Stephanie Williams, the UN Secretary General’s adviser on Libya, said on Saturday that Libya doesn’t require a new transitional government after having five in recent years.
Williams said that Libya has been in transition since 2011 and that it requires democratically elected institutions and institutions that are united to provide the necessary security for the population, to secure the country’s borders, and to provide assistance to the population. He again urged Libyans to vote in order to make this happen.
She noted that the Libyan parliament currently has a roadmap committee, which is consulting all over Libya. The report, along with the proposals, should be presented to parliament on January 25th.
According to her, she travelled from east to west of Libya, talking to Libyans and hearing diverse perspectives. She explained that some people believe a constitutional basis is needed in order for the elections to continue, while others wanted the draft constitution to be put to a referendum, and others wanted judicial oversight over the list of presidential candidates in order to start the election process.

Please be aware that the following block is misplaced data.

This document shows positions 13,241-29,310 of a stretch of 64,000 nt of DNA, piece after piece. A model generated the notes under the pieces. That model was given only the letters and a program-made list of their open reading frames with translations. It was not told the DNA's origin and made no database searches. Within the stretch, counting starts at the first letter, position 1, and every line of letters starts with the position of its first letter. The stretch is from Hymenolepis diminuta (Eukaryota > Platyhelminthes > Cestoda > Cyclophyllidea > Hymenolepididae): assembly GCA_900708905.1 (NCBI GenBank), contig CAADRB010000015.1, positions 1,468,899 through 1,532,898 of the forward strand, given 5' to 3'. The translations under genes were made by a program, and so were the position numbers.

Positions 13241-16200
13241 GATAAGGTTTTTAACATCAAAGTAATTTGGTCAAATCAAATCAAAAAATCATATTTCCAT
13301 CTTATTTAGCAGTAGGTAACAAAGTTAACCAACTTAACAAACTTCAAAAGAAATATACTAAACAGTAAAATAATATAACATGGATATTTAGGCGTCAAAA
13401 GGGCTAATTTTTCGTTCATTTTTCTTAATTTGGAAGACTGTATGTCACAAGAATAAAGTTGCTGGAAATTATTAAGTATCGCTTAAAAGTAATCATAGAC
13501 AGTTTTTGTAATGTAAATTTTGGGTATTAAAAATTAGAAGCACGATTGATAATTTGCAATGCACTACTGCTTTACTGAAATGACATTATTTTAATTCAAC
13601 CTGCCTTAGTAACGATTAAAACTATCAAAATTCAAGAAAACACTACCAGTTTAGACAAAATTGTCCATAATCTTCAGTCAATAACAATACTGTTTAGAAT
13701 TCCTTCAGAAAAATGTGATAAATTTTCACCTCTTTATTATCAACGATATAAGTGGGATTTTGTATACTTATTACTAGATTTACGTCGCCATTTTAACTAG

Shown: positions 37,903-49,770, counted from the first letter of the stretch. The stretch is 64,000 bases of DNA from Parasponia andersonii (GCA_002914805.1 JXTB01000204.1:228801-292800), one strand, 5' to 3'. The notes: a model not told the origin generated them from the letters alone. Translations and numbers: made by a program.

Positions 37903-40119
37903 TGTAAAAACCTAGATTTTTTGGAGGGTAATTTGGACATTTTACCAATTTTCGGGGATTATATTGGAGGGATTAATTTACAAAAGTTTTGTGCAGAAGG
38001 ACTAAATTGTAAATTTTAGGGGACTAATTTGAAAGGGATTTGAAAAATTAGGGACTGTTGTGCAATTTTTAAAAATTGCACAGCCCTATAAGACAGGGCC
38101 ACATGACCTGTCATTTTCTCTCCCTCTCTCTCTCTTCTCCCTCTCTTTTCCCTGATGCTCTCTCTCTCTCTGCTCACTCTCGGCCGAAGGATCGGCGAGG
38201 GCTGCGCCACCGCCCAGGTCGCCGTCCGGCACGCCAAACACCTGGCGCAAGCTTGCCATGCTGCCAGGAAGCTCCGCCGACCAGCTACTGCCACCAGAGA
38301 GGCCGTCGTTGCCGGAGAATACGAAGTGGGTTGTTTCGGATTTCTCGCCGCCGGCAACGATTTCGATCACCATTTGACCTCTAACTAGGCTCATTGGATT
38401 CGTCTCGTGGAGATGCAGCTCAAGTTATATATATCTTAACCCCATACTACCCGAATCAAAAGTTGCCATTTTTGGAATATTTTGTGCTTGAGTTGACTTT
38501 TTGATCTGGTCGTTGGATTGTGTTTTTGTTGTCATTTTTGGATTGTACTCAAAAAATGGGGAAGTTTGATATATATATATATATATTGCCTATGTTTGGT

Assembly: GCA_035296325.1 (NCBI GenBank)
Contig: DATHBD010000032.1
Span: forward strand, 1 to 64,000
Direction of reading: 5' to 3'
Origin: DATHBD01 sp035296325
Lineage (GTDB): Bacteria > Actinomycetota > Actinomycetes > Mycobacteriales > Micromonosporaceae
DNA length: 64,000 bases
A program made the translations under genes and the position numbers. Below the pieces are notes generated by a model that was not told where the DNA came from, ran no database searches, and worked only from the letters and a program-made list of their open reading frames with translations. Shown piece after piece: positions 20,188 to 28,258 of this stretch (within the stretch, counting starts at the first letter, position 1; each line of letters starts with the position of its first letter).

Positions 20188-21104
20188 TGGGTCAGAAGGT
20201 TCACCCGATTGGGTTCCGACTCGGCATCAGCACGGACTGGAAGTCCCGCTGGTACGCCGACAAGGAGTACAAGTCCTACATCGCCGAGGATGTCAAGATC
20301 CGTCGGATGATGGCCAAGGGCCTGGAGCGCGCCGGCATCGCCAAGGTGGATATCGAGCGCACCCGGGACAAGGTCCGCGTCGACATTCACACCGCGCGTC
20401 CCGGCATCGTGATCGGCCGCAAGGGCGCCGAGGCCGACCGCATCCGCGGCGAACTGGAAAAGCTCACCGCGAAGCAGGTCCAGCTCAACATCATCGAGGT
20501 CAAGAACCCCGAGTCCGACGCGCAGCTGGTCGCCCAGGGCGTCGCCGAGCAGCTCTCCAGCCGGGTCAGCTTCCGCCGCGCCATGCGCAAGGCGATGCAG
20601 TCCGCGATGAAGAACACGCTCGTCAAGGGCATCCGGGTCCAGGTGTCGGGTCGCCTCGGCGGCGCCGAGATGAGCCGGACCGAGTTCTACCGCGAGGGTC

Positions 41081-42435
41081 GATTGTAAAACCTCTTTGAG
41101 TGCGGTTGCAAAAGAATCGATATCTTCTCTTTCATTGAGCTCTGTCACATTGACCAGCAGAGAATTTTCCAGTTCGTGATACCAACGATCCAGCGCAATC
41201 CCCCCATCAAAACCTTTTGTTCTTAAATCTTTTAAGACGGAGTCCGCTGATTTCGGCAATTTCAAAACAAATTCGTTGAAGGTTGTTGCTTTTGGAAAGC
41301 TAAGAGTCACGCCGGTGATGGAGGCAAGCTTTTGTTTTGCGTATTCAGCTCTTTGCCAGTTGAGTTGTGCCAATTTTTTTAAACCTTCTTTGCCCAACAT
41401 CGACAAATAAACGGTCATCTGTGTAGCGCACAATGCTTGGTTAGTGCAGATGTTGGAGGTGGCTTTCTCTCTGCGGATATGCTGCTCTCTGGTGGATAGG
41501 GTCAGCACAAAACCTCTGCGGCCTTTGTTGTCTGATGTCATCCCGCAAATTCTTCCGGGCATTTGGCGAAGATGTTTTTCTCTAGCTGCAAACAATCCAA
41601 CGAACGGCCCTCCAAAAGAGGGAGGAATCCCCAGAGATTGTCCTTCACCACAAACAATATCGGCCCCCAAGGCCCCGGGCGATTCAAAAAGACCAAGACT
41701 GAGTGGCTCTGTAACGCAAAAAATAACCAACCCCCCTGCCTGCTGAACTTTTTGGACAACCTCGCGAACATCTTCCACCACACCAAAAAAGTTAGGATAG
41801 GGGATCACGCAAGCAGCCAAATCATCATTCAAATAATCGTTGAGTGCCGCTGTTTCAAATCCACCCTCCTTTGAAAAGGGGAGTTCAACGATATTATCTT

She said, “There are people who want to be elected as MPs. So I can say that there is not a single dominant opinion in Libya. There are various views and we are certainly involved in this political process as the United Nations. We understand the complexities of each specific option. It’s Libya’s decision to keep going.”
Williams said parties in Libya have a desire to negotiate, and if there is a political agreement and a desire to negotiate in good faith, whatever options are on the table, the negotiation process can go forward.
She said, “We have a roadmap agreed by the Libyan Political Dialogue Forum’s roadmap that goes on until June of this year. I believe that a choice is still quite possible in this time frame. This may include different scenarios. But it is possible, and I think it is increasingly important that the Libyan people have a political horizon here.”
Williams said she doesn’t see any desire among Libyans to return to war at this time and that even the Libyan rhetoric has become political discourse, replacing war rhetoric with a civilized discourse.
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